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Name __________________________________ Chapter 11 - Energy Metabolism: Respiration Review Questions

Section __________


1. Most plants store excess energy from photosynthesis. Name some times when recovery of stored energy may occur. Does energy recovery occur in the same sites where photosynthetic capture occurred?

2. When a storage organ becomes active after dormancy and mobilizes its reserves, the starch is usually converted to sucrose for transport. Why is starch not transported?

3. The oxidation of NADPH to NAD+ requires transferring electrons from it onto something else. What are the characteristics the ideal recipient would have? What is the recipient actually used? What does it turn into as electrons are added to it?

4. Cellular respiration falls into two categories. What are the two categories? When is each one used?

5. Define obligate aerobe, obligate anaerobe, and facultative aerobe. Name some type of organism that is an example of each.

6. Under what conditions does a plant tissue experience lack of oxygen? How is ATP generated from glucose without oxygen?

7. Glycolysis can proceed only if ________________ is available. If it cannot be regenerated from NADH, the organism will starve, despite having glucose available. 8. The reduction of NAD+ and NADH during glycolysis is a problem. Why is this less of a problem if roots absorb nitrates and sulfates or of the plant is synthesizing fatty acids?

9. Anaerobic and aerobic forms of respiration differ in the ultimate electron acceptors for each process. What is the electron acceptor in each? What are the advantages and disadvantages of each?

10. With oxygen present, not only can NAD+ be regenerated, allowing glycolysis to continue, but even more ______________ is formed in the regeneration process. 11. During anaerobic respiration in animals, the electron acceptor is pyruvate. What is the acid (or the anion of which acid) that is formed? During hard, fast exercise, your own muscles probably synthesize this acid. What is the sensation you feel?

12. Plants do not make the acid mentioned in Question 11. What do plants make instead during anaerobic respiration? Pyruvate is converted to _______________, and then NADH reacts with that, forming _______________. 13. Considering the negative aspects of anaerobic respiration, how could natural selection have produced something so inefficient?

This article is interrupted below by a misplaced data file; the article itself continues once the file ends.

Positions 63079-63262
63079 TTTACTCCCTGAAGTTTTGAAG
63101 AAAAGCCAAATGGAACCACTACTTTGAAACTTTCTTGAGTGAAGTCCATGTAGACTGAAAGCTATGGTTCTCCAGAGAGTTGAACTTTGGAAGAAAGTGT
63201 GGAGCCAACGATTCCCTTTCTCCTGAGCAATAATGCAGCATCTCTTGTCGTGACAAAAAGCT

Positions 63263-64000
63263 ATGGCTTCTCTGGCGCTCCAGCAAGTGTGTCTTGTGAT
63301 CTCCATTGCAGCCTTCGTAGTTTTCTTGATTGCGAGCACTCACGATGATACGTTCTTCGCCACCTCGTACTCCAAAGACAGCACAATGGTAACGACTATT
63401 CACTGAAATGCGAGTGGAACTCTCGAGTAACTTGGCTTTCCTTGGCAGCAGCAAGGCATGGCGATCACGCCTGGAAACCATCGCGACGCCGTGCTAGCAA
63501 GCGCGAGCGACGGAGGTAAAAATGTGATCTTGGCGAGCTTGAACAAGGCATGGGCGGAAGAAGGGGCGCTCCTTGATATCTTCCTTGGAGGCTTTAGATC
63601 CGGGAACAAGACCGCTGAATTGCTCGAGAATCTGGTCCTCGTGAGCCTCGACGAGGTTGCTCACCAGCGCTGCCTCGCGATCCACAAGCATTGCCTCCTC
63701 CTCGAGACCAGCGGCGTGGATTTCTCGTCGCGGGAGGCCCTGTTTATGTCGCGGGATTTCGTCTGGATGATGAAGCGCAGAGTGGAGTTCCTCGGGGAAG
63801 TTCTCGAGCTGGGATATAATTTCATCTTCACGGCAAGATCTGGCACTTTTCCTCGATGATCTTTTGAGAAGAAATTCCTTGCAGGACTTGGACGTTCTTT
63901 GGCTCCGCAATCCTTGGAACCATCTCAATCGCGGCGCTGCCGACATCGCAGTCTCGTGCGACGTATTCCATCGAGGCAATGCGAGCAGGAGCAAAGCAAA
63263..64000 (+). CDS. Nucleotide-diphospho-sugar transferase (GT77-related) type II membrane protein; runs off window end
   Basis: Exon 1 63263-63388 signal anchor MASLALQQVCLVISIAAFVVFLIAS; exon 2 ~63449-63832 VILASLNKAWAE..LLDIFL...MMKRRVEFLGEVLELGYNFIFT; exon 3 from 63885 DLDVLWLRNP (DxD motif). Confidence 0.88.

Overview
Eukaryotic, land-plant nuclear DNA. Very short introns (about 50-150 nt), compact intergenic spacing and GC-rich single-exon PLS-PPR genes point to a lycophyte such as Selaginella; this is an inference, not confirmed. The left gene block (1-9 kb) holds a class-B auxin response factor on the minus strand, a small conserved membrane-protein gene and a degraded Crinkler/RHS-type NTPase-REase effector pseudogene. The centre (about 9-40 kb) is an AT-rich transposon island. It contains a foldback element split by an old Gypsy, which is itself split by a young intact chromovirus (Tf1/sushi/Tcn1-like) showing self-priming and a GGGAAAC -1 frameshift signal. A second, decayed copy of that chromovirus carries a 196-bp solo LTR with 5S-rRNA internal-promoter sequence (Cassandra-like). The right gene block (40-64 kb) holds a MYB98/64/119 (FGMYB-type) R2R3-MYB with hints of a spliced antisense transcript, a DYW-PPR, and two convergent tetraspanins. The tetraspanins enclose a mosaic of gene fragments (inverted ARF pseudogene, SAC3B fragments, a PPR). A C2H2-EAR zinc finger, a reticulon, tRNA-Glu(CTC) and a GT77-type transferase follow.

14. What are the three basic parts of aerobic respiration? Which steps occur in mitochondria and which in cytosol?

15. Are the initial steps if aerobic and anaerobic respiration similar or dissimilar? 16. For the citric acid cycle to occur, pyruvate must be transported from ________________ where glycolysis occurs, across the _________________ to the ___________________. It is transported as a two-carbon fragment called acetyl. What is the name of the carrier molecule that transports it? 17. The text mentions that the benefit in the citric acid cycle is the generation if more ATP, yet at only one step is ATP produced. How is the citric acid cycle involved in more ATP production than just that? (Hint: what is the fate of NADH and FADH)?

18. Examine Figure 11-13. Where are the electron carriers of mitochondrial electron transport located----in the matrix, the membrane, or in the crista lumen? As they carry electrons, some of them also deposit protons (H). Are the protons deposited in the matrix or in the crista lumen?

19. What is the chemiosmotic potential in the mitochondria? 20. The flow of protons from the crista lumen to the mitochondrial matrix can be used to synthesize ATP. Describe how this occurs.

21. During glycolysis, is all of the energy of glucose converted to energy in ATP? Why do compost piles become warm?

22. Some plants generate large amounts if heat. Name two examples. How is the generation of heat beneficial to each of these plants? What is the name of heat-generating respiration?

23. The intermediates of all respiratory pathways can be used in ______________ _________________ to make various compounds. It is not _________________ that they will be completely oxidized to carbon dioxide and water. 24. The pentose phosphate pathway has some intermediates that are pentoses. What is a pentose? Name the one that is shunted into nucleic acid metabolism.

25. The four-carbon sugar erythrose-4-phosphate is the starting material in the synthesis of any compounds. Name two important examples. 26. Consider a meristematic cell preparing for mitosis and a young xylem cell differentiating into a fiber or a tracheary element; each uses the pentose phosphate pathway, but for different products. Explain why.

27. In most tissues, if the temperature is increased by 10C, how much is the rate of respiration increased?

28. The total energy yield of respiration relates the number of ATP molecules synthesized per glucose molecule respired. What is the yield for anaerobic respiration? For aerobic respiration? For heat-generating respiration?

29. What is the definition of the respiratory quotient (RQ)? The complete aerobic respiration of glucose consumes six molecules of oxygen and produces six of carbon dioxide. What is the RQ for this process? If you measured the RQ of a plant and found that RQ = 0.7, would you suspect that the plant was respiring lipids or citric acid?